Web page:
'They wouldn't negotiate a piss up in a brewery': Angry exchange as rugby World Cup bid slammed

Update: The organisers of Ireland's failed Rugby World Cup bid “couldn't organise a piss up in the brewery” the Seanad has heard, writes Irish Examiner political editor, Daniel McConnell.

Fianna Fail Senator Terry Leyden launched a blistering attack on those behind Ireland's bid describing it as “amateur” and a “disgrace”.

“It is a case of crying over spilt milk at this stage as far as the Rugby World Cup bid is concerned, because really quite frankly, they made a bags of it. Call a spade a spade,” he blasted.

His comments drew a sharp and angry response from Fine Gael Senator Neale Richmond, who is an avid rugby supporter and player, who raised Mr Leyden's previous controversial comments in which he “gave out” about women playing rugby.

“That is a ridiculous comment. Retract that. Senator Leyden comes in here and gives out about women playing rugby. You don't know what you are talking about, stick to what you know,” he said.

“What did you contribute? Slagging off women playing rugby. That really helped,” Mr Richmond said.

But Mr Leyden was undeterred.

He also took aim at the political figures behind the bid.

“They hadn't the ability, the Taoiseach wasn't able to negotiate, Minister Ross was more concerned with North Korea,” he said.

Mr Leyden, a veteran member of the Upper House, said that had Fianna Fail been in power, the bid would have succeeded.

“When we were in power we could negotiate for world events,” he said.

“They could negotiate bailouts. That went really well too. Stick to what you know,” responded Mr Richmond during the heated exchanges in reference to Fianna Fail's mishandling of the economy which led to the arrival of the Troika in 2010.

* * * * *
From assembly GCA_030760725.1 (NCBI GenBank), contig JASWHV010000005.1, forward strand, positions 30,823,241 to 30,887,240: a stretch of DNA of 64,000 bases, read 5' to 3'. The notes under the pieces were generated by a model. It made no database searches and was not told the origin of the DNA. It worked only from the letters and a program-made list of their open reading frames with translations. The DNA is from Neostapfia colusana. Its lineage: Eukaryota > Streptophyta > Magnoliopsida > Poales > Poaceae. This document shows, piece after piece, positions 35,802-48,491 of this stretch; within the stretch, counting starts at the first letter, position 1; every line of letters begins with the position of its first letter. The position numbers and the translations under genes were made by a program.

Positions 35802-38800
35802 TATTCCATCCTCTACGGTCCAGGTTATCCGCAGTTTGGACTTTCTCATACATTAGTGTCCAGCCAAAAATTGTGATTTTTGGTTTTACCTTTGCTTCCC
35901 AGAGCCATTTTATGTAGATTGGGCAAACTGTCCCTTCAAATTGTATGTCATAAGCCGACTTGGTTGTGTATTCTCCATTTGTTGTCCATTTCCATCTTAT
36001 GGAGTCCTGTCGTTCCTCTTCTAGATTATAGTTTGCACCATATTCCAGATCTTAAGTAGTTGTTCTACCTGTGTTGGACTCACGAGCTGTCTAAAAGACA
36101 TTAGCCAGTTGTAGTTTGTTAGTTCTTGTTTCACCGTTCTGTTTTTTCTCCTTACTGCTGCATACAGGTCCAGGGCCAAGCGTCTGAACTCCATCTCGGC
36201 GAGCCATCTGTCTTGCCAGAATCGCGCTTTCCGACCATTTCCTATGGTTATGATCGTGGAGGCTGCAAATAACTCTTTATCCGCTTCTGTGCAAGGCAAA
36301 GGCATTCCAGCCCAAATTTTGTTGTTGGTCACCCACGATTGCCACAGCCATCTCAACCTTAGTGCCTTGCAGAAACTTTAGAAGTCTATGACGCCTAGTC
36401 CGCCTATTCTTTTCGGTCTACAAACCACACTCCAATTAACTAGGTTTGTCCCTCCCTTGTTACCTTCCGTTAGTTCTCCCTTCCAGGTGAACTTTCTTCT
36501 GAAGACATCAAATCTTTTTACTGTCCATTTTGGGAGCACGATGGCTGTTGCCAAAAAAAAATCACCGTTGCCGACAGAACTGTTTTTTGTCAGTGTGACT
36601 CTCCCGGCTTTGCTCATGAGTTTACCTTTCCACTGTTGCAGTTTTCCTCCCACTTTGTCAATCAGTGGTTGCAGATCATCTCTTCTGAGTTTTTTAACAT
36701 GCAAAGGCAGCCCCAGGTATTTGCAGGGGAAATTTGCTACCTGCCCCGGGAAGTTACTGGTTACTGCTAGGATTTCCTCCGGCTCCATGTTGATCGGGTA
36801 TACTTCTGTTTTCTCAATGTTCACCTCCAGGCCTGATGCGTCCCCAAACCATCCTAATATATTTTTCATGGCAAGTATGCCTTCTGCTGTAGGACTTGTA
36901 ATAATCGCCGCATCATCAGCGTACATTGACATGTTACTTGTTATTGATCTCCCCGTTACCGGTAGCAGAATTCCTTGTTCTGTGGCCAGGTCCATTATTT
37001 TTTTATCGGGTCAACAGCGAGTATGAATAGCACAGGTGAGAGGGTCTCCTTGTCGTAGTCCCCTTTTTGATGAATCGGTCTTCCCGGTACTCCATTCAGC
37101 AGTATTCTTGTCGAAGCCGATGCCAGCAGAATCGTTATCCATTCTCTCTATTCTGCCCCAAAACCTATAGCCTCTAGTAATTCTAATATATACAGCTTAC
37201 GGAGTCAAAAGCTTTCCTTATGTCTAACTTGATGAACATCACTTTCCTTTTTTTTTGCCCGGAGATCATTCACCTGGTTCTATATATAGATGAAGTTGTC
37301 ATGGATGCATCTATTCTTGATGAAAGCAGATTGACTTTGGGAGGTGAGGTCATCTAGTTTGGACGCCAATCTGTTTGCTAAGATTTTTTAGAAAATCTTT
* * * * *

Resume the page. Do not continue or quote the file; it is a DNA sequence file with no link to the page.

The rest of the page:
“I wouldn't lose Scottish connections, I wouldn't lose the Scottish vote or the Welsh vote. Where were they going? What kind of amateurs do they send out anymore. Sure they wouldn't negotiate a piss up in a brewery for God's sake. Give me a break, it is a disgrace,” Mr Leyden went on.

His use of the profanity led Seanad chairman Denis O'Donovan to chastice Mr Leyden, who agreed to withdraw the phrase.

However, he did so in a defiant fashion.

“I withdraw that so, but it does very well explain their inability to win friends,” he said.

The Irish Rugby Football Union (IRFU) said it would not be making any comment in response to Mr Leyden's comments.

Meanwhile, Minister for Education Richard Bruton has ruled out an examination into Ireland’s failed bid for the 2023 Rugby World Cup.

“Every time a ballot goes against us...you can’t announce that you’re going to have an examination as to why we don’t win,” he said.

“Sometimes you don’t win these ballots.”

Speaking in the Dail, Mr Bruton said investment in sports was done with a long-term goal “to see at least half our population actively involved in sporting activity” as the Government’s funding of stadium development was criticised in the Dáil.

Meath West Fianna Fáil TD Shane Cassells called for a report into Ireland’s third place out of three and said at that €1.25 million of taxpayers’ money and a lot of political capital went into the bid.

Mr Cassells reminded the Dáil that Minister for Sport Shane Ross had passed legislation to facilitate the rugby bid and at the time described it as the “most energising piece of legislation he had ever introduced”.

The Fianna Fáil TD said Ireland’s bid “lacked the energy, place kicking and front row power” of the French application.

Earlier: Ireland’s 2023 Rugby World Cup bid was overseen by "amateurs" who "wouldn’t negotiate a piss up in a brewery", according to a Fianna Fáil Senator.

Speaking in the Seanad this afternoon, Senator Terry Leyden said that while there was "no point in crying over spilt milk" he felt the people behind the bid had "made a bags of it".

"Call a spade a spade. They hadn’t the ability to negotiate."

His comments prompted a heated exchange with Fine Gael Senator Neale Richmond who suggested Senator Leyden was being "ridiculous" and that he and his party should stick to negotiating what they were good at, bailouts.

Later Mr Leydon went on: "Amateurs ... sure they wouldn’t negotiate a piss up in a brewery for God’s sake".

Fine Gael Senator Frank Feighan also suggested that "our Celtic cousins, Scotland and Wales, who play with us on the Lions, did let us down".

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